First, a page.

When we think about cybersecurity, we often think of security from identity theft, fraud, phishing, or hackers who steal passwords and information. But cyber – or online – security has a broader meaning for victims of domestic and sexual violence and stalking. Cybersecurity also means personal safety – safety from harm, harassment, and abuse while online.
For many survivors, being online can feel unsafe because the abuser or stalker is accessing their online accounts to monitor their activities; posting harmful and negative things about them, including sexually explicit images and personally identifying information; or using cyberspace to harass and make violent threats under the cover of “anonymity.” Abusers and stalkers often compromise the security of survivors’ technologies by installing monitoring software on cell phones or computers or forcing them to reveal passwords to online accounts.
Online harassment, in the context of abuse and stalking, can have serious and dangerous consequences.
Abusers in intimate partner violence misuse technology in many ways: to stalk and monitor victims, to harass victims through the “anonymity” of the technology, and to impersonate victims through technology, such as creating false social media accounts. The survey found that 79 percent of programs reported that abusers monitor survivors’ social media accounts, 74 percent report that abusers check victims by text messages, and 71 percent report that abusers scrutinize survivors’ computer activities.
Using technology to facilitate harassment of the victim is a major tactic by abusers, according to the reporting programs. Abusers harassing survivors via text messaging was reported by 96 percent of programs, while 86 percent reported that abusers harass victims through social media.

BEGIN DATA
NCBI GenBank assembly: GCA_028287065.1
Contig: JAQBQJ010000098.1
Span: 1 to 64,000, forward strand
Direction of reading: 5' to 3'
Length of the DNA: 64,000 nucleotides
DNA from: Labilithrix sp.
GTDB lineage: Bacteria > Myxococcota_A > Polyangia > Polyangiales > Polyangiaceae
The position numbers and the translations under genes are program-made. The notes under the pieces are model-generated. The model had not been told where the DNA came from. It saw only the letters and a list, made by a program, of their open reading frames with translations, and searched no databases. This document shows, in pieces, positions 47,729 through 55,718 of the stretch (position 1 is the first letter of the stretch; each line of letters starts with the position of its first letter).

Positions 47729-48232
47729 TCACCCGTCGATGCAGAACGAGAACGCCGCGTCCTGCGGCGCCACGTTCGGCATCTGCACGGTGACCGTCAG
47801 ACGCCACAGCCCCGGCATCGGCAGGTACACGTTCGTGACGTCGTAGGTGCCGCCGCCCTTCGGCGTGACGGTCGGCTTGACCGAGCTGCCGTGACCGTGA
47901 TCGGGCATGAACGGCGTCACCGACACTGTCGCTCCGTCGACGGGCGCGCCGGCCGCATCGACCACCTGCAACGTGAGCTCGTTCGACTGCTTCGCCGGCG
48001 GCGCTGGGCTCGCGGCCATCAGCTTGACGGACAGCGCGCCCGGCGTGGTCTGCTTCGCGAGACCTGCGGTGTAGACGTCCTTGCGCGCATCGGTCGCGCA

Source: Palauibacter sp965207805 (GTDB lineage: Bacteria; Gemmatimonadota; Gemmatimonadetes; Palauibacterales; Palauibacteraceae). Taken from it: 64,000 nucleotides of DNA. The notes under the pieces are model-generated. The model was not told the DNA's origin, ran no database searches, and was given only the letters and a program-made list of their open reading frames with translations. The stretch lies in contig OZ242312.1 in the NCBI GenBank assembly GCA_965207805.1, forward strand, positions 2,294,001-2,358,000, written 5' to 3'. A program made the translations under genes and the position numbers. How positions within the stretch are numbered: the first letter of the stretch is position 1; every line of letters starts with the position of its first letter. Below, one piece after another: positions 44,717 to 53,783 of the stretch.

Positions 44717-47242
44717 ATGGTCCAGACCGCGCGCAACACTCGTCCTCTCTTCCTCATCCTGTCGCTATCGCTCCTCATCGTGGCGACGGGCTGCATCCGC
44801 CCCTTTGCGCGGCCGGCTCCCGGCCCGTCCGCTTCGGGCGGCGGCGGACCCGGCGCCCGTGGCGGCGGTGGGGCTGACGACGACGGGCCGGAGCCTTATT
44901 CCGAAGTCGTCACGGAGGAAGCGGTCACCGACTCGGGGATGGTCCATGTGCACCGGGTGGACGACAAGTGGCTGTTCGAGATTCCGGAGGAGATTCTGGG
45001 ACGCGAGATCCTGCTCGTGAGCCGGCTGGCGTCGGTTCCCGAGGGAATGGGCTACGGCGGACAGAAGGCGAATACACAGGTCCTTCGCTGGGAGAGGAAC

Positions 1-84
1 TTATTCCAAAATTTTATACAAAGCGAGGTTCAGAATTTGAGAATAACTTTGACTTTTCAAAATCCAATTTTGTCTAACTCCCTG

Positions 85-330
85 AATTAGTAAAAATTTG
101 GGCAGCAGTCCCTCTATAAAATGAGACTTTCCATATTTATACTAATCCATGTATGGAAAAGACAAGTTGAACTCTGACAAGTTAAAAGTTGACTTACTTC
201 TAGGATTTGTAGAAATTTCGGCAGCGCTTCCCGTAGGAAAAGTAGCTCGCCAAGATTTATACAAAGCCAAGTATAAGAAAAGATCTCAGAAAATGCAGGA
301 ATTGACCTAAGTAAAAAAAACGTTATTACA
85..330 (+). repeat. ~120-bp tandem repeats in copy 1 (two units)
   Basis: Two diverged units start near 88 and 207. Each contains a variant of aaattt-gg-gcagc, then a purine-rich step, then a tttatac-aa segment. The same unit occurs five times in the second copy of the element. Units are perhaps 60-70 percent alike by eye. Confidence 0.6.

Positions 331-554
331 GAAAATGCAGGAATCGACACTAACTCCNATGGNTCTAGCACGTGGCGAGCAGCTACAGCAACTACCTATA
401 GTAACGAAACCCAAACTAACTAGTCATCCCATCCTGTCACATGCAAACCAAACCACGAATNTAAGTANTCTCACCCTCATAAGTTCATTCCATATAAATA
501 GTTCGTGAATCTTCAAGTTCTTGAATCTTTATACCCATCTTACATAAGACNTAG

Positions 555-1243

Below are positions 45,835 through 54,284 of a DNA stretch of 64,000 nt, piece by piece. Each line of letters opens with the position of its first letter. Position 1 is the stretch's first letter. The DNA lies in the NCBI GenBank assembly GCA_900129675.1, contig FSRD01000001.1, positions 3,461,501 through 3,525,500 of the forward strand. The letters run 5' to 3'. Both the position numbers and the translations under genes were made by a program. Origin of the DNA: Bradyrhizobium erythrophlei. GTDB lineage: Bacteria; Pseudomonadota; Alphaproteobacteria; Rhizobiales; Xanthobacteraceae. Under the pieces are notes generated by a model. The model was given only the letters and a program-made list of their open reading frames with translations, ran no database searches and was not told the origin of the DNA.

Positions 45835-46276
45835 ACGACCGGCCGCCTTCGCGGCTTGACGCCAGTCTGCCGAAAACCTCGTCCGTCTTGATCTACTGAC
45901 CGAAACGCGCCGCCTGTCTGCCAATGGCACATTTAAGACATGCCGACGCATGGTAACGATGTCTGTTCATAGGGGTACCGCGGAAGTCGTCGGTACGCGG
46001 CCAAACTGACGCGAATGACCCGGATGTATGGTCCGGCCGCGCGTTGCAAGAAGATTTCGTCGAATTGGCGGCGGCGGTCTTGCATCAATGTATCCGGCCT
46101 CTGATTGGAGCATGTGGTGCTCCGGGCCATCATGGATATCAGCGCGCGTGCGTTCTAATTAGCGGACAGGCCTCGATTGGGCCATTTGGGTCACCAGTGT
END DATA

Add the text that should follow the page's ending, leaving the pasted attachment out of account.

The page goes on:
Of the type of technology misused by offenders, social media, text messaging, and email were the top three. It is not unusual that these three technologies should be reported the most abused by offenders. Abusers seek to disrupt and interrupt survivors’ lives. Stalkers gather information and monitor victims’ activities based on where they are and what they are doing. According to Pew Research Internet Project, 74 percent of adults who are online use a social networking site of some kind and 81 percent of adult cell phone owners send and receive text messages.
In fact, nearly all (99%) the responding programs reported that Facebook is the most misused social media platform by abusers. This finding is not shocking. Facebook is a platform in which abusers and survivors both engage in. With over 1.2 billion monthly active users, Facebook is a key place for offenders to access information about victims or harass the victim by directly messaging the victim or the victim’s friends and family. An advocate wrote: “Facebook is the hardest for survivors to shut down or avoid because they use it to keep in contact with other friends and family.”
Online Privacy & Safety Tips
Browsing the web safely and privately is concern for many people. A good general rule is that nothing online is private.Another general rule is that you can’t be completely anonymous online. However, you can take steps to prevent sensitive and personal information from making its rounds on the Web.